Following yesterday’s post with the translation of a blog post by Chiqui Esteban from infografistas.com here is the translation of the post “Caudales, erogación… ¿flujo?” of April 5, 2009. Again, I left some words in Spanish in square brackets.

– translation start –

Volume flow, distribution… flux?

A new chapter in the discussion [polémica] about the ‘scientific’ name of the “little arms” graphics ['gráficos de bracitos'].

Xocas came up with the name ‘volume flow’ diagrams ['gráficos de caudales'] and my vote was for ‘distribution diagram’. Other suggestions were thrown in: Xoán G. made reference to Minard and his ‘capacity diagram’ ['gráfico de aforo']. Herminio J. Fernández voted for cosmography diagrams ['cosmografías'] as refered to by Stovall [Infographics by James Glenn Stovall, Allyn&Bacon, Massachussetts, 1997]. Many others voted for ‘flow diagrams’ ['gráficos de flujo'], although Xocas discarded this suggestion because “the term flow diagram normally refers to a very specific type of visualization of process [flows]. It could be used as a generic term, but has interference with another model”.

Now, there is a new player in our conversation. It is Mario Tascón, who also believes that the correct denomination is ‘flow diagrams’. His justification:
“According to Harris (Information Graphics) and Bruce Robertson (How to make Charts and Diagrams) these graphics are called flow diagrams, and are of the type in the same category which are used as decision diagrams in informatics [computer science]. The latter are more in fashion now [Por motivos de modas], but the former have always [sic!] existed (a historic example is the one of Napoleons troops)”.

Suggestions are welcome in the comments.

– translation end –

I hope I got it more or less correct. It is not easy to find the right translation for the sometimes subtle differences between the terms. For those of you who can read Spanish, please check out the original post and the full discussion thread on Xocas’ blog.

The post is decorated with this beautiful Sankey diagram.

It shows the main earnings and spendings of Spain in 2008 and was produced by Jorge Doneiger and Álvaro Valiño for the daily newspaper Publico in 2007. Values are in million Euros. Flows are not always to scale as for as I can see: the ‘impuestos especiales’ in dark black and the ‘deuda pública’ (at the bottom on the right side) are examples.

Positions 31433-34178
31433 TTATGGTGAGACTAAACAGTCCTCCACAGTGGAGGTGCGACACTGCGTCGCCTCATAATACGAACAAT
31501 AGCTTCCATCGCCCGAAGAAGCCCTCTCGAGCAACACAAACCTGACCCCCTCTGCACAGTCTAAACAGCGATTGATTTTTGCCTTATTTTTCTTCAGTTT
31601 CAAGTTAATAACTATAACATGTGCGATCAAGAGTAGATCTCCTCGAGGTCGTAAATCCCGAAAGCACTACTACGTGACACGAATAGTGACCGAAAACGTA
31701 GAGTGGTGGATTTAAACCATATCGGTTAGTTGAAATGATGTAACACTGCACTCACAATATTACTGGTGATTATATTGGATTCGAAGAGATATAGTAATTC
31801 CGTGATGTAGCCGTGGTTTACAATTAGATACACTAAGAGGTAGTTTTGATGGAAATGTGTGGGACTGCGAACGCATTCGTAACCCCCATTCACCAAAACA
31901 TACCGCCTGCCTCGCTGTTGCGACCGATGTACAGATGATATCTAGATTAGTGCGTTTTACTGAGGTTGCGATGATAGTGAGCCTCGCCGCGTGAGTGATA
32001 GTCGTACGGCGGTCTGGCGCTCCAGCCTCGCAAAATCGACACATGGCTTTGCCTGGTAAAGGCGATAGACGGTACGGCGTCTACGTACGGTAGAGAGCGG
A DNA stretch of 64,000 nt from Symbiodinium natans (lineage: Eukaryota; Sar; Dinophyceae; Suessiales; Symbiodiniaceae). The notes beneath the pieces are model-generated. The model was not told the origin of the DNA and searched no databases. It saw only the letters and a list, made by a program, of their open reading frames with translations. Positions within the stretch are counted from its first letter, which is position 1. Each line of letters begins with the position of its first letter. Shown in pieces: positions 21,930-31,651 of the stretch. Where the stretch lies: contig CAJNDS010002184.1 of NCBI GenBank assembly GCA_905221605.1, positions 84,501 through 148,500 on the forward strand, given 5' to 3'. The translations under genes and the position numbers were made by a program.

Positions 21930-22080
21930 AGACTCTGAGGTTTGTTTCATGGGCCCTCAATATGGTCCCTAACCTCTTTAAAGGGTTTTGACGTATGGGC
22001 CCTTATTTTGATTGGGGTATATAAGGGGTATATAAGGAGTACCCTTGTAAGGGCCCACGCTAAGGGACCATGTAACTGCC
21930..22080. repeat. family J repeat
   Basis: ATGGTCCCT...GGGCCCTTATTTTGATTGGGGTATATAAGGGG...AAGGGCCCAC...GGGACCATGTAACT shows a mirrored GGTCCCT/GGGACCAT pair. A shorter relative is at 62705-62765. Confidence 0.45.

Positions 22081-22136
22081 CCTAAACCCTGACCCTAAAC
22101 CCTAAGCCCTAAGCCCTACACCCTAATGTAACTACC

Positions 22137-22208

The top part shows the sources of funding, the bottom part the beneficiary sectors. The fact that the stacked width in the middle is wider than that of the funds distributed suggests that the Spanish state is actually piling up its money, but probably this has to do either with the list of recipients not being complete, or with earnings received in 2008 but not distributed in the same year.

The hand with the coin supports Chiqui Esteban’s vote for naming it a ‘distribution diagram’. Toss a coin in the coffee dispenser and wait for your coffee to be poured… errh, did we have ‘dispenser diagram’ already? ;-)

I save the ‘best of comments’ and my reasoning why I still call them Sankey diagrams for another time…

Note (Aug 19): A case of DYRF, do your research first! I just detected that Chiqui himself has an English version of his article here. So, now you got the choice between two versions!

2 Responses to “Infographics Experts on Sankey Diagrams (Part 2)”

  1. Sankey Diagrams » Blog Archive » Infographics Experts on Sankey Diagrams (Part 1) Says:

    [...] Part 2, the translation of “Caudales, erogación… ¿flujo?” and a summary of the comments to follow. Posted by phineas August 17th, 2009 Filed in General, Methodology 1 Comment » Tags: cost, money Del.icio.us  Digg  Technorati  Blinklist  Furl  reddit  [...]

  2. President’s Budget Revenue/Spendings | Sankey Diagrams Says:

    [...] But it has weighted arrows/bands, in this case representing $$$. This infographic was maybe inspired by this one from Spain that was – after lengthy discussion – named a “distribution [...]